Elvis and Birds by Ben Roe Jr. currently hangs in the naturally lit and underappreciated gallery space of the South Broadway Cultural Center as part of the group show Recurrences, joined by work by Roberto Salas and Bobby J. Jones. A work of driven by collage, Elvis and Birds is an assemblage of parts with a complexity best considered by separating the main elements and taking them one at a time.
First, there is Elvis. When confronted with an Elvis of any shape or context, what we say may be generational. A creature made wholly out of a branding strategy, perceptions of Elvis have changed wildly over the generations since his 1956 appearance on “The Ed Sullivan Show.” Likewise, the continued use and purpose of Elvis iconography in art has changed as well. It was 30 years ago this summer that cultural critic Flavor Flav made plain and public his reconsidered attitude towards the legacy of Elvis. “Fuck him and John Wayne,” said the man wearing the big clock.
Holding a unique place in the American canon of iconography, over time Elvis has gone from veneration (with John Wayne) by Andy Warhol, to endless farce à la impersonators, to full-bore reconsiderations of not only his songs and the legitimacy of his place in the Rock and Roll Hall of Fame, but deep dives into his creepy relationship with Priscilla by the likes of Malcolm Gladwell and others. His inclusion in Elvis and Birds is a bold choice that can send the viewer spinning off in many directions.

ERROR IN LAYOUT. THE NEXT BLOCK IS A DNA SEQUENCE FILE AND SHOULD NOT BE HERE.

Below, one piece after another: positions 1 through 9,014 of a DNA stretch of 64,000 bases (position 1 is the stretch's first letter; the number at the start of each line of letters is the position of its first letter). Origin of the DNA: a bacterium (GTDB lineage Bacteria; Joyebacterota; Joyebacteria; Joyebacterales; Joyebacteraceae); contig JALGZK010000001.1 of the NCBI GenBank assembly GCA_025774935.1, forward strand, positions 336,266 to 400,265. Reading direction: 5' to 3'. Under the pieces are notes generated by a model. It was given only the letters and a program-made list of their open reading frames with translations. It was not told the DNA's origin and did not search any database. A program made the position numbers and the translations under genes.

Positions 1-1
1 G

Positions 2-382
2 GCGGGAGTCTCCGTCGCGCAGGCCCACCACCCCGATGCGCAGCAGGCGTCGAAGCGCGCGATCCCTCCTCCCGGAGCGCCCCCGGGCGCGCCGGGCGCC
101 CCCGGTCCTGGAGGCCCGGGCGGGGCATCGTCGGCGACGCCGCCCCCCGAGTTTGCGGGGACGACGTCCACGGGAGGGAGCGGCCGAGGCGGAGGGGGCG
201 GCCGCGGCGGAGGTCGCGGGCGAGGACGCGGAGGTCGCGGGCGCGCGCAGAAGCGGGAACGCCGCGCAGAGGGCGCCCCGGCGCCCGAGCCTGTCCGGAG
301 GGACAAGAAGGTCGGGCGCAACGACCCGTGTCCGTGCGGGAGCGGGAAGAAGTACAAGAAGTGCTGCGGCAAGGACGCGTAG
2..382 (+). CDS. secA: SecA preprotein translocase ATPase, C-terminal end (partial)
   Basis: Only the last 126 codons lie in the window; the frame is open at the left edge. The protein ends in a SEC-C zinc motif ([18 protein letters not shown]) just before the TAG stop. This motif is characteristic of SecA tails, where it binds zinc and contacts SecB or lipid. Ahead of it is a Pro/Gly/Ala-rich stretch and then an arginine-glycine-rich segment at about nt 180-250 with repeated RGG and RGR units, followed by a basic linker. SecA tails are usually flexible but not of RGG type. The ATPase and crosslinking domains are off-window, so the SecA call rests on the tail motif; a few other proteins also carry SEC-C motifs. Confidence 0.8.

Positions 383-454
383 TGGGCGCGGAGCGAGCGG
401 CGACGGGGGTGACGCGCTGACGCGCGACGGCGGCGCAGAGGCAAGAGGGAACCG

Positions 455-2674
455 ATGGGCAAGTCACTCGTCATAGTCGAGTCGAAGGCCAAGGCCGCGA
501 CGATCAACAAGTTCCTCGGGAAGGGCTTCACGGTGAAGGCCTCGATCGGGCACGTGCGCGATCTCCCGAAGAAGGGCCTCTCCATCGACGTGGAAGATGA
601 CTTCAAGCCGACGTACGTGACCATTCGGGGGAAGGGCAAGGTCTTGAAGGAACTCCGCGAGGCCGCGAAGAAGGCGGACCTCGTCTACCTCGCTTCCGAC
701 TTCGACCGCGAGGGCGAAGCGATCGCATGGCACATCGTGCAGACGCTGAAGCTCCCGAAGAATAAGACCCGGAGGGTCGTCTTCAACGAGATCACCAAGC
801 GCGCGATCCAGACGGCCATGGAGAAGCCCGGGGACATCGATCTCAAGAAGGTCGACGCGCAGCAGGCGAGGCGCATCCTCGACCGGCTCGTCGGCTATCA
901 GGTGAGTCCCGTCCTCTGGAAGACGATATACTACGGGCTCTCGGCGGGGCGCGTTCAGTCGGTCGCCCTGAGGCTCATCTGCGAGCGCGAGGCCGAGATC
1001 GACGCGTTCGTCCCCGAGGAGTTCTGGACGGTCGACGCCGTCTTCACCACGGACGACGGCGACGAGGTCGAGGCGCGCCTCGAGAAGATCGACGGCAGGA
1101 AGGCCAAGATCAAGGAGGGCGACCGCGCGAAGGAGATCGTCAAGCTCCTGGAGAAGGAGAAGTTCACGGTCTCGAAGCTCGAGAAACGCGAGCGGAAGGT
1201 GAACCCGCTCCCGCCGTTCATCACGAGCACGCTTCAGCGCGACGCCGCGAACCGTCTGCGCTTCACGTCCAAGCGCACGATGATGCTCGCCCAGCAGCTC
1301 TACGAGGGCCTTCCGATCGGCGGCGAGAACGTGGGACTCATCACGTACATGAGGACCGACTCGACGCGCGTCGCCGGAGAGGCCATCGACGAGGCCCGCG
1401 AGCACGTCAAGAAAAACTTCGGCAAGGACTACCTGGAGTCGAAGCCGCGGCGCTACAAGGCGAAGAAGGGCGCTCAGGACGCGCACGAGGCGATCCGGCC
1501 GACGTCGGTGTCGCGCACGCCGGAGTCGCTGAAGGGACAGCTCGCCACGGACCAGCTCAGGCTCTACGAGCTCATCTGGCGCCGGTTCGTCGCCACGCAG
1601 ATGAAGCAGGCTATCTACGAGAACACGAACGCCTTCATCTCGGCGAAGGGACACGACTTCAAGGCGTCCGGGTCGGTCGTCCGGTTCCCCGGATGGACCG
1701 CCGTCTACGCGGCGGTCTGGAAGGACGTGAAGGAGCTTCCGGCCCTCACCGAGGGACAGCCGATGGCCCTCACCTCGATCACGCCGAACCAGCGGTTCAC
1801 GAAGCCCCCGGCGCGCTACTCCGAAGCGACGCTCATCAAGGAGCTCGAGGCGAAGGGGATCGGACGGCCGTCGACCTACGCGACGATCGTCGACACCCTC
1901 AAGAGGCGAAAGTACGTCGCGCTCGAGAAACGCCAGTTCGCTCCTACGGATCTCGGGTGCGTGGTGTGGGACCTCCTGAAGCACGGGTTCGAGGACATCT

Then there are the birds. Against the advice of Anne Lamott, taking them as a group may simply be the better way to see them as a counterpoint to Elvis. Clearly, these bird illustrations have held up longer than Elvis’ reputation in our collective appreciation, but the history of bird illustration—a history that extends through the cave paintings of Lascaux and back undoubtably as far as music itself—has also suffered over the years from a reluctance by some to be truly considered art. Bird illustrations are not, after all, created to show the artist’s originality, but to show what the bird looks like for people who can’t go see the actual bird. Does anyone still doubt that Elvis was not created to show his originality, but rather to render a more manageable version of African-American music to white audiences? The inclusion of the birds in Elvis and Birds leaves the viewer wondering if these bird illustrations don’t have more in common with Elvis iconography than apparent at first glance.
Finally, let’s consider the thin, colorful, nearly opaque vertical lines of Elvis and Birds. They dominate the composition and obliterate your view. You really can’t get a good look at what is beneath with all of those lines there. Maybe given all the questions that the individual iconography of Elvis and of the birds brings up, it is better that way. Regardless, Ben Roe Jr. has done an exceptional job putting together a fine piece that raises those questions.